Four years ago, Ward 2 Councilmember Jack Evans narrowly missed getting a trip to the Democratic National Convention as a delegate for Howard Dean. This time around, the rules changed and, since the primary, everyone thought Evans was in like Flynn.
Well, not so fast.
Two delegate spots are reserved for what are called PLEOs—party leaders and elected officials. This year, those spots are slotted according to a hierarchy; Council chairman gets first dibs, followed by chairman pro tempore, followed by at-large councilmembers, and so on. But you also have to be supporting the right candidate; the PLEO slots are allocated based on the results of the District’s primary. Council Chairman Vincent C. Gray is a Barack Obama guy; Evans, the chair pro tempore, is a longtime Hillary Clinton guy.
Originally, the D.C. Democratic State Committee held that Obama and Clinton were entitled to one PLEO spot apiece. Well, a group of Obama activists—including D.C. for Obama’s Howard Park, Jordan Usdan of Young Lawyers for Obama, and D.C. for Democracy’s Keith Ivey—researched the rules and held that Obama supporters were entitled to both PLEO seats. Their interpretation, sources say, was upheld earlier this week through an appeal to the Democratic National Committee.
“It was a matter of math, not politics,” says Park.
LL is not going to get into the uber-complicated calculations here. (If you want a rundown, check the comments section of this blog post; “KCinDC” is Ivey.) Long story short: Jack Evans isn’t guaranteed a trip to Denver anymore.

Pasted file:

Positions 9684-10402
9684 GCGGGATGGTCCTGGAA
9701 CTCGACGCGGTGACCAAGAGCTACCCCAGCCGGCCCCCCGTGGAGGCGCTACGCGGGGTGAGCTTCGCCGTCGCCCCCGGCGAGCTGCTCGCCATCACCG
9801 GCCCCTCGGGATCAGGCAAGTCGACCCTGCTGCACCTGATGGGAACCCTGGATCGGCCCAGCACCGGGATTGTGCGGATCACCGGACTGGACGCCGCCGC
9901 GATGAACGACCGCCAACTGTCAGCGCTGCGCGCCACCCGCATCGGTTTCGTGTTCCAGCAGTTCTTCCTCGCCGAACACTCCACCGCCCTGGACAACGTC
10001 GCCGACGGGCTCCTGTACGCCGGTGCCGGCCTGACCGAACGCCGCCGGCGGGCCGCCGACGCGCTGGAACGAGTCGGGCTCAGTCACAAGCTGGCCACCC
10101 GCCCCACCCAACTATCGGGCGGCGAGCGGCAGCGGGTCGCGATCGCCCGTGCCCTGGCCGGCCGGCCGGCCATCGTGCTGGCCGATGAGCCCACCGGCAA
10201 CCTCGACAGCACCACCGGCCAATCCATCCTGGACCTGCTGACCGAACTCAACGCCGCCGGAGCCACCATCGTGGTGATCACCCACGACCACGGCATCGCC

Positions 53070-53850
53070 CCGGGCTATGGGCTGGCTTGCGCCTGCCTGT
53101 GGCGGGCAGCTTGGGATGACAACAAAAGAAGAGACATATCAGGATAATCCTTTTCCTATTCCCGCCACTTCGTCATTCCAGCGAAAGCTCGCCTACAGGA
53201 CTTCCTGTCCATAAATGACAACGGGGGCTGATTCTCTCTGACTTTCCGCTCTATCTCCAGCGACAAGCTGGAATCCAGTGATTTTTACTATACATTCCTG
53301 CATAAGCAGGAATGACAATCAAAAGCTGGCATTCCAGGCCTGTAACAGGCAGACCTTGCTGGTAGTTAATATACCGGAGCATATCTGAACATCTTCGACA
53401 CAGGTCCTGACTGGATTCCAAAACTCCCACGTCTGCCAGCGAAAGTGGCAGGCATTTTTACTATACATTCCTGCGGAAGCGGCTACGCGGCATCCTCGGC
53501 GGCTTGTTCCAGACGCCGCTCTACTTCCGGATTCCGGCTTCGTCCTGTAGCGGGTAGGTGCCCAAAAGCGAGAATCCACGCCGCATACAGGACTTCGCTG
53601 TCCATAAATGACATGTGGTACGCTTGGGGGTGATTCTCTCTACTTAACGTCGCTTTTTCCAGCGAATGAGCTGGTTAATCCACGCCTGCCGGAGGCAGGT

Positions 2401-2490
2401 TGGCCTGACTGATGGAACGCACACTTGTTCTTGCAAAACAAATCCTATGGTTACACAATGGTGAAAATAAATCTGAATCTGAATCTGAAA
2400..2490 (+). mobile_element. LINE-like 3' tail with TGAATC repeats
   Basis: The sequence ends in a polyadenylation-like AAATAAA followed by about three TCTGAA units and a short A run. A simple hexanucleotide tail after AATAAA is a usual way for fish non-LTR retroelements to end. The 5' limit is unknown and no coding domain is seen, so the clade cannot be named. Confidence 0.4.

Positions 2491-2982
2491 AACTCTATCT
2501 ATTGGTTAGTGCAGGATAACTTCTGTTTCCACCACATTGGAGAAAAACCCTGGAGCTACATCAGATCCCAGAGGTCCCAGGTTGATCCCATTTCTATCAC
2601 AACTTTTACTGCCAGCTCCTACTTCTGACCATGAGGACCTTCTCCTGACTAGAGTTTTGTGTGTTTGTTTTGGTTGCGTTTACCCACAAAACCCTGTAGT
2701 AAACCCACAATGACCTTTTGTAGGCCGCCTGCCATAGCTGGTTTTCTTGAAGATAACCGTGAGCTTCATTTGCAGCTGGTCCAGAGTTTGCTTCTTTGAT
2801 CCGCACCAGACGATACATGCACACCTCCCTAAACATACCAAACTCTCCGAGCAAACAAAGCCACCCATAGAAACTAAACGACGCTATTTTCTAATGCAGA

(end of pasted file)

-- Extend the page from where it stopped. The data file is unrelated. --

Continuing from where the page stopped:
That’s not to say it might not happen some other way. Evans could run for one of two unpledged add-on spots at the D.C. Democratic State Committee meeting tonight. No guarantees there: About two dozen party activists have already put their names forward for slots, and with a majority of committee members supporting Obama, getting a Clinton supporter elected is unlikely barring some odd vote-splitting.
Another scenario: Clinton is guaranteed one pledged at-large delegate, which is to be chosen by the state committee on May 3; Evans could still be named to that slot. The complicating factor is that those at-large spots are generally used for concerns of racial or gender balance—white males typically don’t rate.
Evans didn’t respond to a request for comment yesterday.
Photo by Darrow Montgomery